Disneyland overlords, all about branding and stealth marketing, apparently have an in-house name for the likes of me: “nonfamily guests.”
I’ve been called worse.
It’s nothing derisive – derision and mockery, after all, is verboten at “The Happiest Place on Earth” – but I cannot help but feel the term connotes something vaguely sad and pathetic, a sense of displacement, as if you’re that odd-man-out guest at a Thanksgiving dinner, welcome but not quite accepted, superfluous even, the answer to the old children’s book game of what’s-wrong-with-this-picture.
But that’s just me, long a sufferer of intense, sometimes crippling, self-consciousness. I had been assured and re-assured before making my first pilgrimage to the park since I was a snot-nosed 11-year-old in 1971 – somehow, I avoided accompanying my own brood here during their childhoods – that Disneyland is crawling with adults, sans kids, all looking to have a good time.
Never miss a local story.
Wait, that sounds creepy. Let me rephrase: Disneyland, I am told, can be just as enjoyable, just as infused with wide-eyed wonderment, for those with crow’s feet and middle-aged spread as for those whose cheeks are spackled with cotton candy or topographical maps of acne. It’s a nostalgia trip, veteran “nonfamily guests” say, a chance to relive misty watercolor memories and, for a few hours, forget that your 401(k) is tapped out, and you’ll probably be working until you shuffle off this mortal coil.
By now, you’ve probably inferred that I am not the ideal NFG. Much of my misspent youth occurred in the Orange County ’burb of Placentia – not a place of uterine-like placidity, despite its name – located not 10 miles (as the drone flies) from Disneyland, such proximity meaning the place held little mystique, no sense of a Magic Kingdom visit being an epoch-making childhood event. Leftover E tickets were strewn about the house like detritus.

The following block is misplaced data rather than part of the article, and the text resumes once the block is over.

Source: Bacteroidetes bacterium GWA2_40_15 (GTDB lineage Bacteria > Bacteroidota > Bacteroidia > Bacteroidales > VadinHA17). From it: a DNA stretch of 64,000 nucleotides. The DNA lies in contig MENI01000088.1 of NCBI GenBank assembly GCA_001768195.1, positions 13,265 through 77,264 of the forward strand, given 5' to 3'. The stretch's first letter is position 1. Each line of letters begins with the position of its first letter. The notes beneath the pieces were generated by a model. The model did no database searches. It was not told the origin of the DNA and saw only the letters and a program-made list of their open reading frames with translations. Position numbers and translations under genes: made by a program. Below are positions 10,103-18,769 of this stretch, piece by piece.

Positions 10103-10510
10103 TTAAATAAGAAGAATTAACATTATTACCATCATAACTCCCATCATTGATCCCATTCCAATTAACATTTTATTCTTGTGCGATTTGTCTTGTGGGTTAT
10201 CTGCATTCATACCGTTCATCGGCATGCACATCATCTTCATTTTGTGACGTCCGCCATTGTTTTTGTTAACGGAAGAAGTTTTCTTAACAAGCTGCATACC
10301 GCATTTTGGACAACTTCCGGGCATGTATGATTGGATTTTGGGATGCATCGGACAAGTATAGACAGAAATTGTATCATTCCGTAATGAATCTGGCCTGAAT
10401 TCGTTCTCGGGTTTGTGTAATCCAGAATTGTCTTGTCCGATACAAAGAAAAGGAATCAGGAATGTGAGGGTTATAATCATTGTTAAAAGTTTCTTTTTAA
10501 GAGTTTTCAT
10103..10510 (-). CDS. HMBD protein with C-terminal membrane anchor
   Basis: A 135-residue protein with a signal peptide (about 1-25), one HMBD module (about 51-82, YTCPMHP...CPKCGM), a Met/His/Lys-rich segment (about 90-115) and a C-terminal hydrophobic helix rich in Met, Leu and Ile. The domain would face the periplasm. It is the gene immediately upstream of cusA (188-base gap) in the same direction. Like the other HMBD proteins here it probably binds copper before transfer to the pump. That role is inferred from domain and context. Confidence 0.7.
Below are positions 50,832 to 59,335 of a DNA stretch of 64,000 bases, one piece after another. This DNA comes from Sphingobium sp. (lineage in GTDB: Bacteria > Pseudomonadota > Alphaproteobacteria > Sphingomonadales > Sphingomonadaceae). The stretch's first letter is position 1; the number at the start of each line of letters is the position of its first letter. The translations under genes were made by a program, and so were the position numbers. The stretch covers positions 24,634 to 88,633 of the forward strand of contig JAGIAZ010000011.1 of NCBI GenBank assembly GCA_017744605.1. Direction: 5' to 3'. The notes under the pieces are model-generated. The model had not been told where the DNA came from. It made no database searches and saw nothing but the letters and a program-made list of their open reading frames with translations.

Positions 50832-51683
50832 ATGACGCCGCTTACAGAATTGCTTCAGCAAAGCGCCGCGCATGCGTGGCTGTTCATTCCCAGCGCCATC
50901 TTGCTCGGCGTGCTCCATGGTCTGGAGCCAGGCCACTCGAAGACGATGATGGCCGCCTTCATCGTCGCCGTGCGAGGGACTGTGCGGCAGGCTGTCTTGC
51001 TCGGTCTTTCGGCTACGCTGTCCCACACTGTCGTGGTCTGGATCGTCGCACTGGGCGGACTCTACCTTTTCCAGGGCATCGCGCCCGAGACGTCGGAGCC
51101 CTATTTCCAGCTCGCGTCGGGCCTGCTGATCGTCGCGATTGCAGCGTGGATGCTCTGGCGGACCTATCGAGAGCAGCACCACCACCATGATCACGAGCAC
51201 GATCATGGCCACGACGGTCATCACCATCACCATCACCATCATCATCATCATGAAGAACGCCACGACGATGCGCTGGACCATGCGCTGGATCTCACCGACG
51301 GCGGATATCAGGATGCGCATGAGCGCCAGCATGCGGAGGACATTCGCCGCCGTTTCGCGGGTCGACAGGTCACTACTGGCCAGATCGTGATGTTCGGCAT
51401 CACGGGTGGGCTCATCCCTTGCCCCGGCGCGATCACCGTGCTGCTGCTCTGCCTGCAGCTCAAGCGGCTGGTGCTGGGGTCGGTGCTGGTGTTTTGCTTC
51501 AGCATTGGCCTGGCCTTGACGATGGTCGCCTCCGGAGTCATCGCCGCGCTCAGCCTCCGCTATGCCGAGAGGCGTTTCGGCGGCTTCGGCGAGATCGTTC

To understand the viselike hold Disneyland, celebrating its 60th anniversary this summer, has on some grownups, and to quell my anxiety for my first visit inside its gates in 44 years, I contacted a Sacramento woman, Kelly Shinar-Reed, 56, who is just wild about the place, a NFG par excellence.
She only visited the park a few times as a child but, as an adult, has been back, with equally smitten friends, at least once a year for a dozen years. She assured me that, of course, the lines for Space Mountain would be dotted with men graying at the temples and women in thick pince-nez bifocals who aren’t just ushering around their grandkids; that childless couples in their early 30s roam the grounds, especially over at the California Adventure annex, where alcohol is served; that you’ll find many couples not thinking twice about squeezing into so-called kiddie attractions like Mr. Toad’s Wild Ride and the Submarine Voyage.
“Only now they call it the ‘Finding Nemo’ Voyage,” Shinar-Reed said. “That’s a good one to do. Try that.”
Really? Doesn’t she feel slightly silly standing in line for rides where you’re not fretting about the height limit but hoping beyond hope they don’t have an upper weight limit?